Dell recommends Windows 8.

Windows 8 File History Pros & Cons

Brien Posey, Freelance Writer and Former CIO | 7/11/2013 | 25 comments

Brien Posey
The Windows 8 File History feature is designed to effortlessly protect end-user data by silently making backups of user files and providing file-versioning capabilities. It's no big secret that Microsoft designed File History as a consumer feature, but is File History suitable for business environments?

The short answer to the question is yes, with some caveats. File History doesn't contain any built-in restrictions that prevent an enterprise from enabling and using it. Of course, just because you can do something doesn't necessarily mean that you should. File History is a feature that is targeted at consumers, not enterprises. As such, there are a number of reasons why it might not be practical for use in corporate environments.

One of the big reasons why an enterprise organization might not benefit from using the File History feature has to do with the types of data that File History is designed to back up. Microsoft did not design File History to be a comprehensive backup solution. During the development of Windows 8, Microsoft realized that only about 5 percent of Windows 7 customers had the native backup application enabled.

Because of this, Microsoft set out to create a more targeted backup solution that required a lot less effort on the part of the end user. The problem with this approach is that File History does not back up the entire PC, or even an entire drive. Instead, File History only backs up user libraries, the desktop, favorites, and contacts. File History cannot be configured to back up applications or other folders that might contain data.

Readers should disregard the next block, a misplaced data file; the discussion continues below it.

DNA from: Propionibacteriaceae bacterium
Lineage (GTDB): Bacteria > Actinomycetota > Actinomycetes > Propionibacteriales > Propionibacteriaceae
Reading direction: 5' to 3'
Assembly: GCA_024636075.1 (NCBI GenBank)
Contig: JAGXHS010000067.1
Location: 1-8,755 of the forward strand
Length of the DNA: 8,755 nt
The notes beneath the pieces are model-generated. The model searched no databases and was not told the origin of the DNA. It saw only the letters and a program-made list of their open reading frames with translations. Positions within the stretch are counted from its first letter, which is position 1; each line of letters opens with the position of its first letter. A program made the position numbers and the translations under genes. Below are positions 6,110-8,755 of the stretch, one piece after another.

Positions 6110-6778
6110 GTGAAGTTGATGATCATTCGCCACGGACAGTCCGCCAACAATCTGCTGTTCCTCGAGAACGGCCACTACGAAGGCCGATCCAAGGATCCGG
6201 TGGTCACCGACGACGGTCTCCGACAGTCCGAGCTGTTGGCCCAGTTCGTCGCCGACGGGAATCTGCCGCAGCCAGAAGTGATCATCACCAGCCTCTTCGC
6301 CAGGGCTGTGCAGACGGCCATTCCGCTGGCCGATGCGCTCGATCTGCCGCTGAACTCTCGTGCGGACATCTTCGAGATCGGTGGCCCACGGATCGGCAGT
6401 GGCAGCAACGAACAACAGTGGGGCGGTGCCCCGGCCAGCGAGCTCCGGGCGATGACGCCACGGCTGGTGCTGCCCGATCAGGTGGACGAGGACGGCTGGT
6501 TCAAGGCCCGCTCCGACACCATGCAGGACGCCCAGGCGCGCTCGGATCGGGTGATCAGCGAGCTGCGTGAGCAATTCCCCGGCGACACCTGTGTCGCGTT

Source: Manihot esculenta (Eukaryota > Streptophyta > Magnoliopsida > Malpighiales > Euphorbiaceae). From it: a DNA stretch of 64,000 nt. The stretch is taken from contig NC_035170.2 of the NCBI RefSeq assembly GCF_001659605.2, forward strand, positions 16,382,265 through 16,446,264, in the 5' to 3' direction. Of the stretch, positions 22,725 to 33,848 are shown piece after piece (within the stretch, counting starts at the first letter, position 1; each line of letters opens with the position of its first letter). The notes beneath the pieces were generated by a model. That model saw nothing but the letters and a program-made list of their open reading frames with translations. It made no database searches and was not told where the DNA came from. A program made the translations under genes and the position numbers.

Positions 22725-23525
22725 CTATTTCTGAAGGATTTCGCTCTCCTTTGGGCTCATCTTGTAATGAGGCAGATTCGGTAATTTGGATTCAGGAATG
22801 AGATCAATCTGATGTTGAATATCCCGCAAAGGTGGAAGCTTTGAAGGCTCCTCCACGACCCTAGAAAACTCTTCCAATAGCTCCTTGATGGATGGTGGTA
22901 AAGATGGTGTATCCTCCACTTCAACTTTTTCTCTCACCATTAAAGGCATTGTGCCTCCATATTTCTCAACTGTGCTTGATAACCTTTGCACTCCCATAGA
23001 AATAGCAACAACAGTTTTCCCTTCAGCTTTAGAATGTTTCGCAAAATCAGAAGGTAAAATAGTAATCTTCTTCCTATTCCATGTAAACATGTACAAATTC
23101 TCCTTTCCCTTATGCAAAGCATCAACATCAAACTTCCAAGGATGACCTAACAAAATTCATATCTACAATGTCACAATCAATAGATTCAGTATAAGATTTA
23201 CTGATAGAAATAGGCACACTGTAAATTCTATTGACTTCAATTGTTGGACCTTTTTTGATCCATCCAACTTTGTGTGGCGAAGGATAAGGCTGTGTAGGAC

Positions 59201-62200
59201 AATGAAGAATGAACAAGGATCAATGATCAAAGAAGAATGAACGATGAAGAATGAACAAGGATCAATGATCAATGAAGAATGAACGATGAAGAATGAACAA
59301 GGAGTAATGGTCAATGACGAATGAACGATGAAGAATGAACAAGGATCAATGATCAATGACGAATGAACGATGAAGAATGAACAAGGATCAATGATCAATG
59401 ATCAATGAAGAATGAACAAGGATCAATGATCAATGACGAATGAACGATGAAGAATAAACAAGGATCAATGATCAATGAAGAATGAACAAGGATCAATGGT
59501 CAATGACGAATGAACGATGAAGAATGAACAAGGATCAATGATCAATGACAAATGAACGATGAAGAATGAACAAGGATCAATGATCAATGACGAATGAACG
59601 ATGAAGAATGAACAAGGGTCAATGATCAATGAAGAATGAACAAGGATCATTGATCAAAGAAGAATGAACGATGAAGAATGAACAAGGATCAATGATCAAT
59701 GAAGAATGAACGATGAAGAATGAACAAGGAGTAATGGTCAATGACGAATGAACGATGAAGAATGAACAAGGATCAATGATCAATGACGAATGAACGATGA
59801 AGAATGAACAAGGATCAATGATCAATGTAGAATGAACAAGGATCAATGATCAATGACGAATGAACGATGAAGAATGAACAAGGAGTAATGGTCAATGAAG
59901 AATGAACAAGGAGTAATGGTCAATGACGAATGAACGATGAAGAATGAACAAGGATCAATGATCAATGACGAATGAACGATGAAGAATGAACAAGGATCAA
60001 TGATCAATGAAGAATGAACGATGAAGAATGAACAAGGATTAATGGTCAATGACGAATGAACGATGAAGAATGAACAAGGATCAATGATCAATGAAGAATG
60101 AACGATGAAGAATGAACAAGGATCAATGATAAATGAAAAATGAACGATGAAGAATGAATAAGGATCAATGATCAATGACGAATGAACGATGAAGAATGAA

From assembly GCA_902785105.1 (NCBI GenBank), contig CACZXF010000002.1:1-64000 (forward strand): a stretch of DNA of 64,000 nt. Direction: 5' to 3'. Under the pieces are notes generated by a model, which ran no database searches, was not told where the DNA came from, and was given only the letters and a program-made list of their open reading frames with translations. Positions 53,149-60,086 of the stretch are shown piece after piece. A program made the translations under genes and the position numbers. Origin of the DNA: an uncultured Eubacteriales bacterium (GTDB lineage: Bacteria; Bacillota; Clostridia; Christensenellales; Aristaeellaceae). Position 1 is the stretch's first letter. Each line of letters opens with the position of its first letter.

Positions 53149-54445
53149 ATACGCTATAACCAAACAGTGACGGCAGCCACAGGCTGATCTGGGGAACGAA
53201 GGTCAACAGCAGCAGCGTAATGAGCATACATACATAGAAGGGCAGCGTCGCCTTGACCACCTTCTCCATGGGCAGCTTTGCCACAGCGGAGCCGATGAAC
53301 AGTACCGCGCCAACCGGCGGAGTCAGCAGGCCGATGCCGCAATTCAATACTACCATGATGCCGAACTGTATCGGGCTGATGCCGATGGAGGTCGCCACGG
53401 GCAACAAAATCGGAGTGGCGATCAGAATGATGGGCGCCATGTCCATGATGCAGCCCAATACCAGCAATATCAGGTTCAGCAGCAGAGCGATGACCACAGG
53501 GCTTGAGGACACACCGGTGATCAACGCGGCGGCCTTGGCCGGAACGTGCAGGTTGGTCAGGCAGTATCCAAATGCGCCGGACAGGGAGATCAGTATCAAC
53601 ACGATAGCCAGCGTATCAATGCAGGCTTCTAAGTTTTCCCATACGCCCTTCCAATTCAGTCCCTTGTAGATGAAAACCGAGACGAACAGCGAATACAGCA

This is a problem in corporate environments because organizations with domain networks almost always use profile folder redirection to redirect user libraries to a network share. However, File History will not protect redirected libraries. Similarly, Windows offers the ability to add additional folders to the default library collection. Network folders that are added to the libraries cannot be protected by File History. These two limitations mean that File History can only protect user data that is stored locally on the desktop and in a protected folder.

Another reason File History might not be suitable for use on corporate networks has to do with the fact that File History could potentially undermine some of the organization's data storage requirements. Most larger organizations have data retention requirements that form the basis of their data lifecycle management policies. Document versions stored within File History could potentially exceed the retention threshold.

Even if the idea of storing user data for an excessive amount of time is not an issue for an organization, the security of that data probably is. File History is designed to protect data against loss, not to protected against unauthorized access. That being the case, it should come as no surprise that there is very little security surrounding the backup copy of user data.

File History works by designating an external hard drive as a dedicated storage repository for backing up protected data (data can also be written to the network). If removable storage is used for File History backups, then there is always the risk of sensitive data walking out the door as a result of someone stealing the external drive. Even if the drive itself is not stolen, File History can potentially be problematic in environments where multiple users share a common PC. There have been unconfirmed reports of one user being able to access backups of another user's data on shared PCs.

Although the File History feature does have its place, enterprise environments are probably better off using a different file-versioning and data-protection solution. For example, SharePoint offers file-versioning capabilities, and there are several backup applications that give users the ability to restore (or revert to a previous version of) file data.